06:48 PM PDT on Tuesday, April 27, 2010
By IMRAN GHORI
Special Section: San Bernardino Co. Probe
Ending a standoff with state and local prosecutors, San Bernardino County supervisors agreed Tuesday to provide them with documents in the Colonies Partners legal settlement that is at the center of an extortion and bribery investigation.
The Board of Supervisors voted 3-0, with Supervisors Paul Biane and Gary Ovitt not participating, to a limited waiver of its legal privilege a week after prosecutors threatened to take the county to court.
The district attorney and state attorney general’s offices asked supervisors for the waiver on March 12 as part of their investigation into the $102 million settlement with Colonies Partners. Prosecutors allege that current and former officials and the developers illegally conspired through bribery and extortion to produce the settlement.
In announcing the closed session vote, County Counsel Ruth Stringer said the county was authorizing only a limited waiver.
The public may never see the documents. County spokesman David Wert said prosecutors are restricted from sharing information publicly unless they consider it relevant to the investigation and introduce it in court.
“They’re not allowed to disclose documents they’re not going to use as evidence,” he said.
County Administrative Officer Greg Devereaux and Assistant District Attorney Dennis Christy were expected to sign an agreement with those terms — which had already been negotiated in two meetings with Stringer — later in the day, Wert said.
In a short statement, the district attorney’s office thanked the supervisors for their cooperation.
“Although it was a difficult decision, we are gratified that the Board placed the public interest first,” the statement read. “We intend to proceed with our investigation as promptly, thoroughly and expeditiously as possible.”
Under the waiver, prosecutors would have access to the documents supervisors used to help them decide whether to settle the case back in November 2006. The waiver also releases attorneys who represented the county from confidentiality requirements, allowing prosecutors to interview them. The county hired three firms before settling the case.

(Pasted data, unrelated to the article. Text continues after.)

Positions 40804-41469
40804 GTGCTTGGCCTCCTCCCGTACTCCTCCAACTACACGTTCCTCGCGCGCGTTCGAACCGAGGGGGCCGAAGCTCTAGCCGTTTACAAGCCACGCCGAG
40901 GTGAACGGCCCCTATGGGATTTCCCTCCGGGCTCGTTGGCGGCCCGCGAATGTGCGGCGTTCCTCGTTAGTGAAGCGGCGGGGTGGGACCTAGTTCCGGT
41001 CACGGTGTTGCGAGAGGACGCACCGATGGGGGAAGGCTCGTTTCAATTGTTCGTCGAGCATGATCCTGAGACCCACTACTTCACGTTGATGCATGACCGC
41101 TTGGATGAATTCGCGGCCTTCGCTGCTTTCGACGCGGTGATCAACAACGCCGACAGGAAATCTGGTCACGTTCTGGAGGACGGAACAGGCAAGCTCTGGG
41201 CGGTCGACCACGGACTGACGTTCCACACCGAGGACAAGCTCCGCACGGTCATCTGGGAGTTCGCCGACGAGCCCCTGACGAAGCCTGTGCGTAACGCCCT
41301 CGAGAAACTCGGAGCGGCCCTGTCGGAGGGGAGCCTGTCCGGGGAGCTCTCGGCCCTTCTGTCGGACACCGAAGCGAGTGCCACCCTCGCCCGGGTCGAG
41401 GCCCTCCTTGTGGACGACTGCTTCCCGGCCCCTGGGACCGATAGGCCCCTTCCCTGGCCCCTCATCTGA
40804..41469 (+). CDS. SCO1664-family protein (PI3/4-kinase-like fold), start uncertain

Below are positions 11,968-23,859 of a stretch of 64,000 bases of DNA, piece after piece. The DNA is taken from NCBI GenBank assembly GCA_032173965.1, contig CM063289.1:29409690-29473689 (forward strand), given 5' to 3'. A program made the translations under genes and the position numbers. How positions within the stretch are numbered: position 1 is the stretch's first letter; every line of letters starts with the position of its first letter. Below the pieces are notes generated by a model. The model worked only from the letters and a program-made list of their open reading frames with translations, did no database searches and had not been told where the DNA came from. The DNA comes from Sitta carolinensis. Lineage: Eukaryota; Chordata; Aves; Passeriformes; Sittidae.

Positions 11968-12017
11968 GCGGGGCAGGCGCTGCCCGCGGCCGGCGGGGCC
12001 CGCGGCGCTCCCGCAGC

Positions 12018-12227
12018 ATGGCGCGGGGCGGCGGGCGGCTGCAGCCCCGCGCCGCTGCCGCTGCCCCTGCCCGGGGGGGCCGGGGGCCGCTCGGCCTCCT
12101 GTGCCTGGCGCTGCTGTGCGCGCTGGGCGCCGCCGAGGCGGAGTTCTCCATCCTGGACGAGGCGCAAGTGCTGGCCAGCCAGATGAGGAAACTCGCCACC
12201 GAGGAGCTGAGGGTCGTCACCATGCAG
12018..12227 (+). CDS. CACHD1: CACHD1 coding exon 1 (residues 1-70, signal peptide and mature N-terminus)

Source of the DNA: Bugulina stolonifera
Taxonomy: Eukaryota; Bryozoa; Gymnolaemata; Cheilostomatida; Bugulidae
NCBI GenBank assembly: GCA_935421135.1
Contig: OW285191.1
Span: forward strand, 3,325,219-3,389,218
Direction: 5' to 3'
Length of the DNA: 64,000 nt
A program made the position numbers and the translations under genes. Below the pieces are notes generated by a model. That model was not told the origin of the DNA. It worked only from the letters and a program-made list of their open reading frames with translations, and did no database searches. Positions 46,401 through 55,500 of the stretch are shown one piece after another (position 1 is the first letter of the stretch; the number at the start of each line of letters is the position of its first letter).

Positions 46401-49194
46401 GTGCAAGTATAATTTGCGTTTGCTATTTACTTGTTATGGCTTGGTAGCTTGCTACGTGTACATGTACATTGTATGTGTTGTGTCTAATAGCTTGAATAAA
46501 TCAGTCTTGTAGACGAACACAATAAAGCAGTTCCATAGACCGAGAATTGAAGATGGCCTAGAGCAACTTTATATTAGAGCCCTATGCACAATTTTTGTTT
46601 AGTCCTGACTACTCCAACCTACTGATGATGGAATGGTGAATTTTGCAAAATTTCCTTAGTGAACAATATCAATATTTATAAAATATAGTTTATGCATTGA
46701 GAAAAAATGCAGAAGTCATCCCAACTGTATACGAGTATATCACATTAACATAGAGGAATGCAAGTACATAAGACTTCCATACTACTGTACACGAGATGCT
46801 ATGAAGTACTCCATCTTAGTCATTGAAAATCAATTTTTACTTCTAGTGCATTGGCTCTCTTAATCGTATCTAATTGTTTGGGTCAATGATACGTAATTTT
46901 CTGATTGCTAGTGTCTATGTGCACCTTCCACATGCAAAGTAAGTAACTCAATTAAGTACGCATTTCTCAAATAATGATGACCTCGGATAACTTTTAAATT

Before Tuesday’s announcement, supervisors had met twice in closed session to discuss the waiver request but held off on making a decision to allow Stringer to complete her legal analysis and recommendation to the board.
Prosecutors released a strongly-worded letter last week asking for a quick resolution.
The three supervisors who made the decision — Josie Gonzales, Neil Derry and Brad Mitzelfelt — all had said they were frustrated by how long the process was taking. All three said they didn’t want the county to be seen as unwilling to work with prosecutors.
Gonzales said the decision carries some risk for the county but “it was the right thing to do and it’s the very least I can do in terms of restoring the integrity and self-respect that the people deserve to feel about their county.”
Mitzelfelt said the district attorney, attorney general and board of supervisors “all represent the same public so to the extent possible I want to continue to cooperate with prosecutors as much as possible.”
Derry said the decision “was necessary to ensure public trust in our decision-making.”
One of the concerns of county officials was how releasing the information could affect related ongoing litigation in which the county is suing Caltrans, San Bernardino Associated Governments and Upland for part of the damages in the Colonies case. That case will not be subject to the legal waiver, Wert said.
The Colonies settlement was reached after four years of litigation by Colonies over the developer’s Upland residential and commercial development. The Rancho Cucamonga company has defended the settlement as a fair and legal compromise.
Bill Postmus, former assessor and supervisor, and Jim Erwin, former assistant assessor and former chief of staff to Derry, have been charged with bribery and conspiracy as part of the criminal case.
The criminal indictment also stated that five unnamed and unindicted co-conspirators, including a supervisor and chief of staff to a supervisor, were part of the scheme.
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